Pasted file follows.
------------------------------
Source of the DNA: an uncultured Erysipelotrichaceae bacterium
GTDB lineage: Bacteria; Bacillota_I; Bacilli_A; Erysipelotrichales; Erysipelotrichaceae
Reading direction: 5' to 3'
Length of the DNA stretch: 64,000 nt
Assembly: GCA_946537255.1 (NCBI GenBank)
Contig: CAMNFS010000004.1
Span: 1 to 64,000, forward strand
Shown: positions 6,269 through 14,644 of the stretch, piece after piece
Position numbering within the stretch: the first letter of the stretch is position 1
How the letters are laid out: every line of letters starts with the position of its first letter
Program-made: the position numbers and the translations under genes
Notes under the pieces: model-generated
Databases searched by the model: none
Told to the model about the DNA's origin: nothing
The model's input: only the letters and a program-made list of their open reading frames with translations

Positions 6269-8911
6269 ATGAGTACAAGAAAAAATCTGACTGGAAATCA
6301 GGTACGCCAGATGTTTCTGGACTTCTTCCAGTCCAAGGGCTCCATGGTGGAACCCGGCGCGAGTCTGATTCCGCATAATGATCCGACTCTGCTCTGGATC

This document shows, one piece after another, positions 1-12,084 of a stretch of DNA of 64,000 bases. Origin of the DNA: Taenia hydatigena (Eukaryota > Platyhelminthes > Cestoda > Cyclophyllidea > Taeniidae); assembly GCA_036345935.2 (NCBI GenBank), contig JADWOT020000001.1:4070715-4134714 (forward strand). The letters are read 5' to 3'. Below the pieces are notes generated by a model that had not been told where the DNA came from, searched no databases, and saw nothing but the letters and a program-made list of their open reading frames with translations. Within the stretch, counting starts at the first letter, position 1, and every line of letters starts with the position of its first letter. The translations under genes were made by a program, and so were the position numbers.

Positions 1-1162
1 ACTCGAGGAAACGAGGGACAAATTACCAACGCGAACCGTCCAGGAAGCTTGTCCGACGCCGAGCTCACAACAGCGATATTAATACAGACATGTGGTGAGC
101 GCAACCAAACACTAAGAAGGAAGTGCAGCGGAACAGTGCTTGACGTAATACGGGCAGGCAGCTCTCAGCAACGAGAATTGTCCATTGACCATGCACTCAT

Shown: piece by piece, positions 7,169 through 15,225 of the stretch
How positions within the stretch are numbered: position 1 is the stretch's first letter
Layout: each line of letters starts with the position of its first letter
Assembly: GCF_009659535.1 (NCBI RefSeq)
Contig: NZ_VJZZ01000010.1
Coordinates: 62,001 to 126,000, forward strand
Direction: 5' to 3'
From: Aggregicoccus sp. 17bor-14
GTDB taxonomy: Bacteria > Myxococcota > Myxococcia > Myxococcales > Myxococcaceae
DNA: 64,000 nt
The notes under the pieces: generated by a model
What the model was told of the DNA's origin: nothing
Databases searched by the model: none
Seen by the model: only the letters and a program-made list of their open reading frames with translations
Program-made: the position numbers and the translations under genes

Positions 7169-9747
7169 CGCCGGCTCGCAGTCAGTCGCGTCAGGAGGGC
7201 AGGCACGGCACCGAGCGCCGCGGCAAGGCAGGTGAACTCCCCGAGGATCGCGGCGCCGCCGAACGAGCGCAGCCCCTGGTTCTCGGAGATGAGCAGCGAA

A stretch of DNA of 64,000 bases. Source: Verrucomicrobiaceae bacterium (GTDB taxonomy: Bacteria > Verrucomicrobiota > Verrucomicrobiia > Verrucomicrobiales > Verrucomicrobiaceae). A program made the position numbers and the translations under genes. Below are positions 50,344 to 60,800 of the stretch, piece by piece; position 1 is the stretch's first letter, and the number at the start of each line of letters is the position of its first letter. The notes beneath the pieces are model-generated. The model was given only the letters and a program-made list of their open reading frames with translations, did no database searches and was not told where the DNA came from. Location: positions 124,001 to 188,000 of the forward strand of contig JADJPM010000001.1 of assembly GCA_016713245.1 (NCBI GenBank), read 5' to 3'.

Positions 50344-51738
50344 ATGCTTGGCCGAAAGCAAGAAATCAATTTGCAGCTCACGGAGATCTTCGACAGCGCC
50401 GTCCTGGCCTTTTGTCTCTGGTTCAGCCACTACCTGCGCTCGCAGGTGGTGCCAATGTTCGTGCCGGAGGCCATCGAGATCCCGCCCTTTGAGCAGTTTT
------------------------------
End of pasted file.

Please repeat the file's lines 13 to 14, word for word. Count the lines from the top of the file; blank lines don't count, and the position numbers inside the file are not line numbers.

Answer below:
Databases searched by the model: none
Told to the model about the DNA's origin: nothing